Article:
The first step was to see if they could culture primary airway cells in a microfluidic device and keep them alive. Airway cells, as the name suggests, are the cells that are in contact with air inside the lungs. Fortunately, human airway cells were commercially available.
For the first lung-on-chip design, in 2005, Huh found inspiration in Transwell inserts, a simple device that consists of a porous membrane where cells are seeded. Researchers had previously shown that airway cells could stay alive grown on the porous membrane of the inserts while exposed to air from the top and fed with nutrients dissolved in cell culture medium from below. To imitate the Transwell structure, he put a PDMS channel — essentially a transparent rubber mold — on top, another one at the bottom, and sandwiched a porous membrane in the middle. “That design was key to differentiating cells in a device because we had to culture them under air while feeding them from the bottom,” says Huh. “It worked beautifully,” he remembers.
The next critical question was whether plugs could be generated in a way that mimicked the movement of actual fluid plugs, and whether they would imitate the crackling. Here, too, they were successful. Better yet, when the plugs ruptured, cells would die, “so we were able to claim that crackling might be associated with mechanical lung injury,” Huh adds. Their paper was published in 2007 in PNAS. It was a landmark moment, the first of many.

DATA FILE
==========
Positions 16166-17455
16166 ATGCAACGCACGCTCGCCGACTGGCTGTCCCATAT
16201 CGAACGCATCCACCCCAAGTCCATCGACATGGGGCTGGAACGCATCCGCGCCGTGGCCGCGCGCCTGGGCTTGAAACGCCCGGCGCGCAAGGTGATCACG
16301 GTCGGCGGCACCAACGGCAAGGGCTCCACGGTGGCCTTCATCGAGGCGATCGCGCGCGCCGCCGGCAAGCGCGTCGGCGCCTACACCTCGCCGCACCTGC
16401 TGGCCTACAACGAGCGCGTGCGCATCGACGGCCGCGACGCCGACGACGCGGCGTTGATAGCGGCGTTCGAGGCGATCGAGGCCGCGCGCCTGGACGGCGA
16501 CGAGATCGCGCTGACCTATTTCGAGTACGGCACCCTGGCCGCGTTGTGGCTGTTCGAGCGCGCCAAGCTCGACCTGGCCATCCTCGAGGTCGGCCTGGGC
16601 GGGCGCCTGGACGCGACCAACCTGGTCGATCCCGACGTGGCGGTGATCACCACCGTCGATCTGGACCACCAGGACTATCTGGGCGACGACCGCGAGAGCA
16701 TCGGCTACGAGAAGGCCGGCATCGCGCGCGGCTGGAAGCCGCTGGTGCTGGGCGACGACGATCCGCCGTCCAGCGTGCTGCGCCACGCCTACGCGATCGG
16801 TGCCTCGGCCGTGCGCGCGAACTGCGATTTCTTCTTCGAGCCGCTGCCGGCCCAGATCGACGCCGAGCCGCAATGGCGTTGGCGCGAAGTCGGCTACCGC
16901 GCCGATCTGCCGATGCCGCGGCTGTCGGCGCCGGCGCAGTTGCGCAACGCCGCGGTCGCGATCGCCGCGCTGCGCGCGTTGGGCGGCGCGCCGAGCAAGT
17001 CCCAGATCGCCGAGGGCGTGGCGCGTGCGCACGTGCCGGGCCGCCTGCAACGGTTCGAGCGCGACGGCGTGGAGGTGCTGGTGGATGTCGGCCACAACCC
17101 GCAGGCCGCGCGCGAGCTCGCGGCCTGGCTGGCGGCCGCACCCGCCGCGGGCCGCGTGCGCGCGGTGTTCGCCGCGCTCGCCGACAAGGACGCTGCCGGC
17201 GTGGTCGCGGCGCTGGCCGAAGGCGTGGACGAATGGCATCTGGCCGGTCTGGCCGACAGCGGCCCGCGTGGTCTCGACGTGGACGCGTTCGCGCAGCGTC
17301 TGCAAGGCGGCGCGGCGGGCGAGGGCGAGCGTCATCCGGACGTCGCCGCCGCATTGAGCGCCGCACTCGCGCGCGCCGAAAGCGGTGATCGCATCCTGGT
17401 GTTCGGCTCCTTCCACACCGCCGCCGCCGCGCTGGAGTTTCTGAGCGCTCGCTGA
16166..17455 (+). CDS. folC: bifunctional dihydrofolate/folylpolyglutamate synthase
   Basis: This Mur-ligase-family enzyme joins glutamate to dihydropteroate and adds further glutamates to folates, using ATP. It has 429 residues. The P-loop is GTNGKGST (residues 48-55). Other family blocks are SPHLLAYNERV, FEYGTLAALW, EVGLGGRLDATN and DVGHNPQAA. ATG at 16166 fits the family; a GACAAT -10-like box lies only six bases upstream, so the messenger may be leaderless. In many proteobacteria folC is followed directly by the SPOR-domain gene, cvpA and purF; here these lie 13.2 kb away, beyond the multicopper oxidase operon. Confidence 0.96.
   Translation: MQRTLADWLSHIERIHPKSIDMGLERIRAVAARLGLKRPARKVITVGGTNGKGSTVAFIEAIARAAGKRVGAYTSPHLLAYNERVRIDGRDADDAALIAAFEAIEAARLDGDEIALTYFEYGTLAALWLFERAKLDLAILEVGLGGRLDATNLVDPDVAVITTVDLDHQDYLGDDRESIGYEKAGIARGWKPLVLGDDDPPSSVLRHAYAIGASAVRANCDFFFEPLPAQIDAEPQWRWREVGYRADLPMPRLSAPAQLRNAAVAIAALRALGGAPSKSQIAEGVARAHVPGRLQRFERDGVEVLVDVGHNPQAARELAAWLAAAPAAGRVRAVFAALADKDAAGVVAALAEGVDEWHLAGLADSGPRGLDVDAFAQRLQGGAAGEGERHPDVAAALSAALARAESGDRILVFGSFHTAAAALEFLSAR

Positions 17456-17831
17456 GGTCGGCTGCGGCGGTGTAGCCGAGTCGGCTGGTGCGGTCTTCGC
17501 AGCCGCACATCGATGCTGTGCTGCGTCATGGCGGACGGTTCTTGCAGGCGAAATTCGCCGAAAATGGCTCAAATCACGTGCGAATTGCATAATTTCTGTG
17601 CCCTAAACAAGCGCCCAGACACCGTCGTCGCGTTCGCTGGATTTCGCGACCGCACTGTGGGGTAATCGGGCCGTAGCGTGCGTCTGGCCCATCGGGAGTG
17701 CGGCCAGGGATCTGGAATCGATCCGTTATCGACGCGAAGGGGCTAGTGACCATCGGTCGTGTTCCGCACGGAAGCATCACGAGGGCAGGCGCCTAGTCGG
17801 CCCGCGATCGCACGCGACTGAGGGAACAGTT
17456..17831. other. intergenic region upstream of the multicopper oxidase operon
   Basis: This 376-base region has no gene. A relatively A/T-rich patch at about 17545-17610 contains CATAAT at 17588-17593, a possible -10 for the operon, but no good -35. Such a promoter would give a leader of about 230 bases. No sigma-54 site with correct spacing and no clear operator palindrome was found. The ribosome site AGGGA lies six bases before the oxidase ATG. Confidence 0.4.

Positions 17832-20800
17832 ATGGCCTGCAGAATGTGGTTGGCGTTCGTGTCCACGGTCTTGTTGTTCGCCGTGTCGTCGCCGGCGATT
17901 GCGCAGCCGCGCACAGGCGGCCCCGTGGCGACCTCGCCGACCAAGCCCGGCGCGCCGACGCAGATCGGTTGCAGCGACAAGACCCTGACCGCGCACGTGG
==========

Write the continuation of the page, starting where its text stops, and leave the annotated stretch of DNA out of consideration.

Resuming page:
Not long after, Huh was invited to continue his work at Don Ingber’s lab at Harvard. Ingber had heard a lecture by Takayama around 2005 presenting the microfabricated liquid plug generator. “I was amazed by [Takayama’s] presentation because the plugs moving through the channels generated a sound that was exactly the same as the ‘crackle’ sound I was taught to listen for through a stethoscope during a lung exam when I was a medical student,” says Ingber. “This truly was amazing to me because every med student in the world would ask their professor what caused that sound, and no professor could ever provide a good answer beyond ‘fluid in the lungs,’” he adds. During Huh’s postdoc interview in 2006, Ingber told Huh that “what would be really exciting would be to build a real living breathing lung lined by living cells with human tissue–tissue interfaces that could be visualized and studied in vitro.”
Upon this suggestion, Huh started the arduous task of building a model of the alveoli, the small sacs at the tip of the airways where gas exchange between air and blood capillaries occurs. “That’s where a lot of important things happen,” insists Huh. “I tried really hard to design some kind of a mechanical stretcher that could be integrated into a microfluidic device where I could culture alveolar cells and then stretch and relax them to mimic breathing motions,” he recalls. Finally, while dozing off at church, the inspiration for a critical feature of the device — a flexible flap that allowed him to pneumatically inflate the device and replicate lung inhalation — came to him.